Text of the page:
Premier Steven Marshall this afternoon fronted the media for a second time today, after earlier telling the public the cluster that began with a case detected at Modbury Hospital had grown to six cases.
Just five hours later however, it had grown to 12 – including five who attended the “high risk site” Tenafeate Creek Wines at Yattalunga on Sunday between 1.45pm and 4.30pm.
“We don’t usually have two press conferences in one day, but unfortunately we have new cases and concerning new exposure sites,” Marshall said.
“We go from six to 12 cases.”
Another new case – a young child aged under five years – has been linked to The Greek on Halifax restaurant in the city.
Marshall said “most concerning” was a new exposure site, the Gawler & District College B–12, which was attended by one of the five new cases linked to the winery on Monday morning, before he was notified by SA Health and went into quarantine.
Chief public health officer Professor Nicola Spurrier said both the winery and the restaurant gatherings were now considered “super-spreader events”.
“I would say that both the Greek on Halifax and this winery are examples of super spreading events,” she said.
“This is presumably a very busy winery and we know The Greek on Halifax also had a busy night on Saturday night. People in SA do need to prepare themselves for more cases, that’s certainly my expectation.
“It is very serious. I am concerned. I am also very pleased we were able to put a lockdown in place very quickly.”
Marshall said: “This is exactly and precisely why we needed to move SA to the new lockdown restrictions.”
“It would have been a very difficult situation if these six new cases were out and about in the community,” he said.
“This disease thrives on indecision – we’ve gone hard and we’ve gone early.”
Spurrier said while “people need to prepare themselves for more cases”, it was “very difficult to say” whether the mooted seven-day lockdown would be extended.
The new cases linked to the Tenafeate Creek Winery are a woman in her 50s, a man in his 50s, a woman in her 60s, a man in his 40s and a woman in her 80s.
Spurrier said she was concerned because their exposure was “fairly recent” and all had already returned positive tests, showing a lag time of as little as 24 to 36 hours between exposure and being infectious.
However, all five were notified of their potential exposure via secondary contact tracing on Monday night, and have been in quarantine since then.
The man in his 40s attended the Gawler school on Monday morning, according to Spurrier.
“We’re very worried about the timing between the exposure and these people testing positive,” Spurrier said.
“The most important time will be on Monday before these people went into quarantine.”
Earlier today South Australia entered its first day of lockdown after recording a new case overnight – a woman in her 20s who was working at The Greek on Halifax exposure site in the city, and who is also a staff member at Westminster School in Marion.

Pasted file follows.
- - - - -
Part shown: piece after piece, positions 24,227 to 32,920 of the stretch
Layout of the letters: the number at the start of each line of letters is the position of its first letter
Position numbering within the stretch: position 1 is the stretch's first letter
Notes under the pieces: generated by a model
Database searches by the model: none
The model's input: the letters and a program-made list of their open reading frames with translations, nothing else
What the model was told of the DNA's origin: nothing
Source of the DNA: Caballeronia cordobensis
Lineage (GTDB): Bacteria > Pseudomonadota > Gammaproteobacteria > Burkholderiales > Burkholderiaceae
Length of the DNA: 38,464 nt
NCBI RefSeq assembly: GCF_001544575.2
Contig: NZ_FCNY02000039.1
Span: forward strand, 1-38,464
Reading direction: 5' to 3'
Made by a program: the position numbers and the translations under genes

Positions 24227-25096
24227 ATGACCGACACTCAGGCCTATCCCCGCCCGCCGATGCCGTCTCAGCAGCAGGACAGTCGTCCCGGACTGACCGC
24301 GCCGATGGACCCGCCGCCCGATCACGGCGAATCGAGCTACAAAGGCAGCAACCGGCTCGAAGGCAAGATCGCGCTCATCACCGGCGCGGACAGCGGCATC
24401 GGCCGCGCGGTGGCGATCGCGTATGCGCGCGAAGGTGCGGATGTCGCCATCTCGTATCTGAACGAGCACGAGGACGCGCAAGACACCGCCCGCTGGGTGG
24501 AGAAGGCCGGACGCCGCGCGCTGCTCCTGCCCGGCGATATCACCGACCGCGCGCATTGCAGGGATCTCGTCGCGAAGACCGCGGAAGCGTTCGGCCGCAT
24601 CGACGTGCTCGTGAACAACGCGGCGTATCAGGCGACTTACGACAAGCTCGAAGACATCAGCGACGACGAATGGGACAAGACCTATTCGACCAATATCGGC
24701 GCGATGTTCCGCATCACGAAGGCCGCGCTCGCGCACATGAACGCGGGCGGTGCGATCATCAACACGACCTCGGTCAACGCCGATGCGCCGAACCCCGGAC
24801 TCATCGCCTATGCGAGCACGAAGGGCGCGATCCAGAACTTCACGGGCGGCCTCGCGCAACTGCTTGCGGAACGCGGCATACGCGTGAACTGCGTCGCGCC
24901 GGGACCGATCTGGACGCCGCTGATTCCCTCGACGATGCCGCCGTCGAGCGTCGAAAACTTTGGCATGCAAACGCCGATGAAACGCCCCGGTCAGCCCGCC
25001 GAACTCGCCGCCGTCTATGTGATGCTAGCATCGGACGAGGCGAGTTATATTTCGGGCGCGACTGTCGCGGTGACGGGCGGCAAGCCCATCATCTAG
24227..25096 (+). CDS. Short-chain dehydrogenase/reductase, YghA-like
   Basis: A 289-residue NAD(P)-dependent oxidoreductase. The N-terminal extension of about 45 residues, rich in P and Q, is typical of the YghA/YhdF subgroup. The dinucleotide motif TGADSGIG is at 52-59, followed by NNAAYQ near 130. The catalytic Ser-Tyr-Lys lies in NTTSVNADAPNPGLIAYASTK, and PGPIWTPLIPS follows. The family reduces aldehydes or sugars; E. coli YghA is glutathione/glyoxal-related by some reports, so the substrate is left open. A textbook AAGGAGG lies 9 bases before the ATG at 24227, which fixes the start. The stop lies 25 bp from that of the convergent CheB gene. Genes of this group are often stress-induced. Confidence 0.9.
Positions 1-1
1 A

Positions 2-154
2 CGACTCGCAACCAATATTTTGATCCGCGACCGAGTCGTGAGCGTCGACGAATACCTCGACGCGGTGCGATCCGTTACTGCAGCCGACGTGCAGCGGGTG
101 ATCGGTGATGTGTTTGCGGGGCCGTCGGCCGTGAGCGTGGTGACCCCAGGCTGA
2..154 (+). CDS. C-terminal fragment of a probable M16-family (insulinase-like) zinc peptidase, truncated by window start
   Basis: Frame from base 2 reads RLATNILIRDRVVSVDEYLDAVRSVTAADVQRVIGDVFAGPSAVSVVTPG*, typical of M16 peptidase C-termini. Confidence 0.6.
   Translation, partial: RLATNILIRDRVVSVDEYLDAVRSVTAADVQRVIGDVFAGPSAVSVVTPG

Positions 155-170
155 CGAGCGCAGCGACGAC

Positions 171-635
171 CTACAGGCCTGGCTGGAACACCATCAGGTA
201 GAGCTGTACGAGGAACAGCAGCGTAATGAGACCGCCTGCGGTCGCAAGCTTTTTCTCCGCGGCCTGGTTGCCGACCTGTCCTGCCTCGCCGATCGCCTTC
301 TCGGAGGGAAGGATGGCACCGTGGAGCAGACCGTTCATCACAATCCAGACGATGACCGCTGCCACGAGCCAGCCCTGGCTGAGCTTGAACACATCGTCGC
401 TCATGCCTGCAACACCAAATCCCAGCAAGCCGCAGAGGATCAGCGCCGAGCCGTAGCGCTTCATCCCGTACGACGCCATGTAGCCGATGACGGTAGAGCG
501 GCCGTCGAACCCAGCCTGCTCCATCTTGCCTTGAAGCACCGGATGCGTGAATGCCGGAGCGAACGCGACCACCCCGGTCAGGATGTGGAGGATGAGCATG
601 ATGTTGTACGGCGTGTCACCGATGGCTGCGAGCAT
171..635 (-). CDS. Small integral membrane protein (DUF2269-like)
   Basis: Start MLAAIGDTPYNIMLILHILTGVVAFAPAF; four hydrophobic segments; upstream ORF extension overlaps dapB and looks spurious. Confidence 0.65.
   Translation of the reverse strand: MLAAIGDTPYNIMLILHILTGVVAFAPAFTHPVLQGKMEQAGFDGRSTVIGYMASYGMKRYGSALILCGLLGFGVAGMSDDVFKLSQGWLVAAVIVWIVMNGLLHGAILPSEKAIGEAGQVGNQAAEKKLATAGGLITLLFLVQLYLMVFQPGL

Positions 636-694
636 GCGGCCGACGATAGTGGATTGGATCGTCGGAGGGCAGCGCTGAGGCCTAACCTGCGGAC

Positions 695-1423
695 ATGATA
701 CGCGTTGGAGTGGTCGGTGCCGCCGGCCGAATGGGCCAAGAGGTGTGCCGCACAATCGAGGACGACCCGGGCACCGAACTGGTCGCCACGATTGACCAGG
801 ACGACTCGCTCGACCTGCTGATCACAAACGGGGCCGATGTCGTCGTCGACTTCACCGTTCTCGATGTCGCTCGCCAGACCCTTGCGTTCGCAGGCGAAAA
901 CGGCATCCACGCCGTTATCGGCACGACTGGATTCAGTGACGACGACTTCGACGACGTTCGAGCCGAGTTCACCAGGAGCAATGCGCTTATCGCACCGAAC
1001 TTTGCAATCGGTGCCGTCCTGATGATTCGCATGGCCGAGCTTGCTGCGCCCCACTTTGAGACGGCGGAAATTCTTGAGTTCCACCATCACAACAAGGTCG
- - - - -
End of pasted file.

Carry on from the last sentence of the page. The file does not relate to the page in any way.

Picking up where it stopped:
Dozens more exposure sites have now been added to the growing list, including Westminster School, Burnside Shopping Centre at Glenside, Tea Tree Plaza Shopping Centre at Modbury, St Ann’s College at North Adelaide, Whistle and Flute café at Unley, McDonalds at Felixstow and Woolworths at Marryatville.
The Westminster School case had attended on Monday, a pupil free day, for a teacher-training session.
The woman provides counselling to boarders at the school and authorities are now checking if any were exposed to the virus.
She also went shopping at Burnside Village on Sunday.
Emergency financial help is also being made available to South Australians affected by the shutdown, with the Commonwealth announcing payments for people in Adelaide and the State Government announcing support for people in the regions.
The cluster began when an 81-year-old man tested positive at Modbury Hospital on Monday morning.
His daughter and other close contacts in the north-eastern suburbs later tested positive, with one of those exposing diners at the busy Halifax St restaurant on Saturday night.
Spurrier said genomic testing from the 81-year-old matched with the New South Wales Delta outbreak.
The man did his 14-day quarantine period in NSW after returning from Argentina, before arriving in Adelaide on July 8 and spending more than a week in the community before developing symptoms and testing positive.
Spurrier late today announced the establishment of a new COVID-testing clinic dedicated to high-risk cases – in a location she declined to disclose, despite questions about a new site at Lot Fourteen – as people seeking tests were forced to queue for several hours at stations across Adelaide.
Other new exposure sites identified today include the Modbury Centrelink on Friday for two hours from midday, Chiera & Sons Fresh Market at Salisbury Downs on Sunday afternoon and Gym24Seven at Para Hills West late on Monday.
Spurrier said her message to the public is now is “a time to stay at home and not move”.
“If you don’t need to go out, don’t go out,” she said.
“I know we have reasons to leave the home but just minimise those reasons…
“Try and relax, think of some hobbies to do: as I said to my husband when I left home this morning – this is the day you can tidy up your sock drawer.”
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